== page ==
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Marketing,selling art


#1

Hi Gerry, Sam, Your recent posts brought up many thoughts,
questions, and ideas, but few absolute answers. You can spend hours
creating a beautiful ring, polish it to perfection, put a decent and
fair price on it, set it in an elegant, well lighted case, then open
your gallery door and wait. Then, go home that night, turn on the TV
to your favorite shopping channel and watch 10,000 units of rings
move in an hour. (Units that are of decent quality, and priced less
than wholesale.) Every good artist, at some point in their
professional career will face a scenario similar to this. Do you make
art for the collector or do you sell to the masses? Unfortunately,
just entering into this type of dilemma sets up illusions and
invariably sends the creative to chasing imaginary solutions. More
chrome on a 57 Chevy isn’t going to make it go any faster. Marketing
Art…? To quote one of the 70’s Gurus, “Raise your consciousness UP
to the level of the problem and then just solve it.”

My suggestions for the both of you. Consider your old jewelry
teachers, why do you love and respect them? How much did they give,
how much did you get, and how much did you have to pay for that
knowledge? Now consider that your skills, and experiences are worth
MORE than the art that you create. I would be willing to PAY to
take a “Sam Patania workshop”, or a “Gerry Galarneau class”. Because,
from you guys, I know I would be getting my money’s worth. There are
a few teachers in this group that might be willing to elaborate on
this.

By the way, I was one of the early jewelers at Arts Prescott. It
was a lot of fun, plenty of customers, and a great group of artists
to work with. However, I would not recommend a co-op to an
independent artist, especially one who doesn’t do windows, you know,
an academic. A successful co-op is a full time operation. It does not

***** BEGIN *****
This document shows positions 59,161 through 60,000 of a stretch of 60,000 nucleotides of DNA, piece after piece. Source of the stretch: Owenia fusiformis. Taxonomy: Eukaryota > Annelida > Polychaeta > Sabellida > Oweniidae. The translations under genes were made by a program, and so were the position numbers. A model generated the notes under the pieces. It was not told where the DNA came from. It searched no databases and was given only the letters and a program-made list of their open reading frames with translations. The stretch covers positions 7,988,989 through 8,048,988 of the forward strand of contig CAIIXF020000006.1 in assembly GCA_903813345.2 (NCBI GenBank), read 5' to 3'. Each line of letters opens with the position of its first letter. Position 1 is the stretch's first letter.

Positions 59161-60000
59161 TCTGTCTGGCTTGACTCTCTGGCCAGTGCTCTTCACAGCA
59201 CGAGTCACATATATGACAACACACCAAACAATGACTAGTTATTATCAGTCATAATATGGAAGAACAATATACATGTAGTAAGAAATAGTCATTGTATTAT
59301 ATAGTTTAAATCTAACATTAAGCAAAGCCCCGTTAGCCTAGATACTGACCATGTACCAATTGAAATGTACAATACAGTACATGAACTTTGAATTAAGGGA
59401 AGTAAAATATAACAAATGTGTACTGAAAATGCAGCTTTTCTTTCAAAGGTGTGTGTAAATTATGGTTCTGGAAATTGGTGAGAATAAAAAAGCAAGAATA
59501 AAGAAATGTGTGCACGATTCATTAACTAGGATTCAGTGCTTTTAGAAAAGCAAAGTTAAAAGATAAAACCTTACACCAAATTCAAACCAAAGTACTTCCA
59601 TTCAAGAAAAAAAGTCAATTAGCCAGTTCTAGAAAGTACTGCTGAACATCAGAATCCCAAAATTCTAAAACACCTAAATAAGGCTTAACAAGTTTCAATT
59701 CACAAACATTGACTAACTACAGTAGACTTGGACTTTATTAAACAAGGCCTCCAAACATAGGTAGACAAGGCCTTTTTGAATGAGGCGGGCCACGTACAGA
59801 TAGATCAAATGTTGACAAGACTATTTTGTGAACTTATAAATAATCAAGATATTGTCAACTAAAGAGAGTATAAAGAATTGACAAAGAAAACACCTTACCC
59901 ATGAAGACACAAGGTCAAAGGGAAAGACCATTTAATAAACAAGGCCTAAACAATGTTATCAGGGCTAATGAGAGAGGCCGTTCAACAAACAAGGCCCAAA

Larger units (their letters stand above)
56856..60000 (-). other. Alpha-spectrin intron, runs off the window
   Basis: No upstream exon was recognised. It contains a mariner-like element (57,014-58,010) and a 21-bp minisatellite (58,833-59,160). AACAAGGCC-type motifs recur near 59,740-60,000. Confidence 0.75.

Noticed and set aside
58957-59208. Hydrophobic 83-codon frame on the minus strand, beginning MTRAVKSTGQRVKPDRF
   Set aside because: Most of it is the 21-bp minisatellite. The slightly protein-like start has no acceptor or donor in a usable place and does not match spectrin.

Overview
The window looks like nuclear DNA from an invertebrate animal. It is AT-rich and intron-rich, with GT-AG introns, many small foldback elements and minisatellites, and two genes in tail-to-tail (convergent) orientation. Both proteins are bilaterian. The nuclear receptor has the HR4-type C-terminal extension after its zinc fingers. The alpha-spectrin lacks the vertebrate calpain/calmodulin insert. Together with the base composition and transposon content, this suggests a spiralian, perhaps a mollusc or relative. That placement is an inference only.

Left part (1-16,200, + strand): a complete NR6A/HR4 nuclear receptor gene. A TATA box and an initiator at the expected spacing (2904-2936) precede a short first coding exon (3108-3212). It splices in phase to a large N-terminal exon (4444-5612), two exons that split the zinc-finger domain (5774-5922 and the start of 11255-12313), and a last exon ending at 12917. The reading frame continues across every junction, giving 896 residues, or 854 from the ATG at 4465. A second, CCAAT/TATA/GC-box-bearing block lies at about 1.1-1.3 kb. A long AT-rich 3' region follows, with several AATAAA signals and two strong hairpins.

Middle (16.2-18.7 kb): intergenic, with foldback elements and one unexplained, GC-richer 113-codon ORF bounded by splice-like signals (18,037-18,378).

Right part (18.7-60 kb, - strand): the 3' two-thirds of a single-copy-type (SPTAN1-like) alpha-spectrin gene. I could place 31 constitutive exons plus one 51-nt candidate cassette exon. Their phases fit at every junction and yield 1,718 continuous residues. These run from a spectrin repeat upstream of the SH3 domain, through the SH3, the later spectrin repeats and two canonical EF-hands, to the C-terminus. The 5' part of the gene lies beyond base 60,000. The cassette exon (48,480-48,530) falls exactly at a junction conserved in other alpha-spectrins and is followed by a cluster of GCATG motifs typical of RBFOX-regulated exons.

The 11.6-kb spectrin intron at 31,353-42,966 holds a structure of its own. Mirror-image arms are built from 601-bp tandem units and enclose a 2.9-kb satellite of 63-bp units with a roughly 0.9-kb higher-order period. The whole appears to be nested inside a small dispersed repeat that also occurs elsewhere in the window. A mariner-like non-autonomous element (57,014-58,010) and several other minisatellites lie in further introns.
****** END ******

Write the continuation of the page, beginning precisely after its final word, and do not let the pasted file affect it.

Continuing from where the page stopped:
give you more time to do art, but instead forces you to create art
that sells.

Gerry, sorry to have missed you during the Tucson Show. My move to
Bisbee and relocating our gallery there still remains a situation of
putting out fires. And Sam, it was a pleasure meeting you at the
Orchid dinner. If either of you (or any Orchidian) are in the Bisbee
area stop by the gallery, it is next to the Copper Queen Hotel.
Will Estavillo


#2

Dear Will,

 . Do you make art for the collector or do you sell to the masses? 

My art pieces I make for myself and having said that can’t complain
if they don’t sell. It is a very special thing to have a client come
into my gallery and really love a piece I loved making, to see
through my eyes or to validate my tastes and then be willing to pay
for it. There is no better high, believe me. It’s just that after so
many years it’s a drag to struggle to maintain it. I completely agree
about giving back as a reward for my position (what ever that might
be), Teaching is the way to go, passing on what you know is another
way of immortality, which is what the work is as well. I took on an
apprentice last summer ,a student, and found a great deal of joy in
that. I want to take on an apprentice a year for a number of months
during the summer. This would be a no pay position, just knowledge
for labor. I think I have an apprentice lined up for this year but if
anyone would be interested let me know. Sam Patania, Tucson


#3

Sam and All, I agree with teaching. A goal I have is to establish
lapidary and jewelry making as a trade. To be a trade products must
be able to be made into cash which will pay for raw materials and
saleries. I tried putting teaching before the marketing and was
unsuccessful. I ran out of money before I could get the products
sold. My experience is that anyone who is interested in lapidary and
jewelry making will sooner or latter look at it as a business.
Therefore, to make lapidary and jewelry makeing a trade marketing
must be in place before the teaching can occur. With a solid
marketing plan teaching can evolve into a solid structure which
produces products that have a viable way to sell. At that point
lapidary and jewelry making become a way to make a living, support a
family, and pay taxes. Products will make money and everyone will be
paid for their work. That is my goal. How did the Germans start? Ever
hear anyone speak badly about a German made lapidary or jewelry
product? They teach, provide a living, and have survived for many
years. My work is every bit as good, but lacks the depth of having a
group that supports the trade by providing equipment development, raw
material procurement, structured learning, product development, and
above all marketing.

Gerry Galarneau


#4

Dear Gerry, Part of my apprenticeship includes not only marketing
but, bookkeeping and business plan development. I think it is
completely unrealistic to teach a craft in an apprenticeship
situation and not include the big picture. I also teach what I know
of photography both digital and optical. Also included are all the
supporting suppliers and how to developed contacts through such
mediums as Orchid. I don’t want a partner or employee, just someone
who will branch out and have me in their background. Don’t bother me
with apprenticeship requests unless you want it all. Sam Patania, Tucson